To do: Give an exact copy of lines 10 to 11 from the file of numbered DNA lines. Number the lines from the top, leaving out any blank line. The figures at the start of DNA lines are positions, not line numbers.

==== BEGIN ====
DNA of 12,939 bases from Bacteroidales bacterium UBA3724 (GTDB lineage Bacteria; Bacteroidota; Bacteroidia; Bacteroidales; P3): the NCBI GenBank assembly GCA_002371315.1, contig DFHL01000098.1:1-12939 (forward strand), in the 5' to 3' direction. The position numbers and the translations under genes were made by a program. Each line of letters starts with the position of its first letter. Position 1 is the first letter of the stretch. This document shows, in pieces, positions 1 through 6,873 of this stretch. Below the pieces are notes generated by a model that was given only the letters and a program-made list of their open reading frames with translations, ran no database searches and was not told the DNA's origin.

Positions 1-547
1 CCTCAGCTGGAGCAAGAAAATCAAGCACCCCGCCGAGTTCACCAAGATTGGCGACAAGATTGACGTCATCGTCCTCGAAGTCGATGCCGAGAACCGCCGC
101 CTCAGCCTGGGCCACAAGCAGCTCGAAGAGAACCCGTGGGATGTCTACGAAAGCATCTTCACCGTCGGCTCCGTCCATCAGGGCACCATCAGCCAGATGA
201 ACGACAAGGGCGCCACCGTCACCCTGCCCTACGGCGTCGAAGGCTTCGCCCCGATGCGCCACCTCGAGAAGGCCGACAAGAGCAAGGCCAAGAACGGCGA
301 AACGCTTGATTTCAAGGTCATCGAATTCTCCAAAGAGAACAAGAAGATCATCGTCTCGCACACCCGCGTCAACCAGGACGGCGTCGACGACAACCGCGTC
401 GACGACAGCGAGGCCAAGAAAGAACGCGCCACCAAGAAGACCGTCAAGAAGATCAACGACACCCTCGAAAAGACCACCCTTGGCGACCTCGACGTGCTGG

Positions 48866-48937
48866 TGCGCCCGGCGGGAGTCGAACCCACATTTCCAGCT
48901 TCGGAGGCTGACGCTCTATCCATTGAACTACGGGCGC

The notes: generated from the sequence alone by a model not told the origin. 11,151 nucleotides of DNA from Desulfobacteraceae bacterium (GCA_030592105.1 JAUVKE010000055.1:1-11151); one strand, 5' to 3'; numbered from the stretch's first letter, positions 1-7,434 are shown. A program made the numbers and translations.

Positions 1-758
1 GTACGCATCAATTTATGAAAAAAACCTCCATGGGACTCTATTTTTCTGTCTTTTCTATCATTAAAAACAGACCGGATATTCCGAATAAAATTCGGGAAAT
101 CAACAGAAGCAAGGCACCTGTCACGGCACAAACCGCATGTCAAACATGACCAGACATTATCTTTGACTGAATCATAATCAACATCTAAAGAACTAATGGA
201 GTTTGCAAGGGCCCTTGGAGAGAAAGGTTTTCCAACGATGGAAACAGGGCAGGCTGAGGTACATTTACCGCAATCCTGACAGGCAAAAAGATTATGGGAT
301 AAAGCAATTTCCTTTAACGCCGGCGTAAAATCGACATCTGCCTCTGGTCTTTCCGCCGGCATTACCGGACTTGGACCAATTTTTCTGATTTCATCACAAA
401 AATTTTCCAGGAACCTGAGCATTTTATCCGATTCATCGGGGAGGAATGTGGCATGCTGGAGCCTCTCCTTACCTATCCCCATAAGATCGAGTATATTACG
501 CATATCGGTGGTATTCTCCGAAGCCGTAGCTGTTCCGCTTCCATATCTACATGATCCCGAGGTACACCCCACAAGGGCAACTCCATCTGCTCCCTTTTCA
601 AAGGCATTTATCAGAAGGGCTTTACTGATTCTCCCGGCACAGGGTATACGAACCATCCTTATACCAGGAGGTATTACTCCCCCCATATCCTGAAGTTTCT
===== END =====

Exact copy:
48901 TCGGAGGCTGACGCTCTATCCATTGAACTACGGGCGC

The notes: generated from the sequence alone by a model not told the origin. 11,151 nucleotides of DNA from Desulfobacteraceae bacterium (GCA_030592105.1 JAUVKE010000055.1:1-11151); one strand, 5' to 3'; numbered from the stretch's first letter, positions 1-7,434 are shown. A program made the numbers and translations.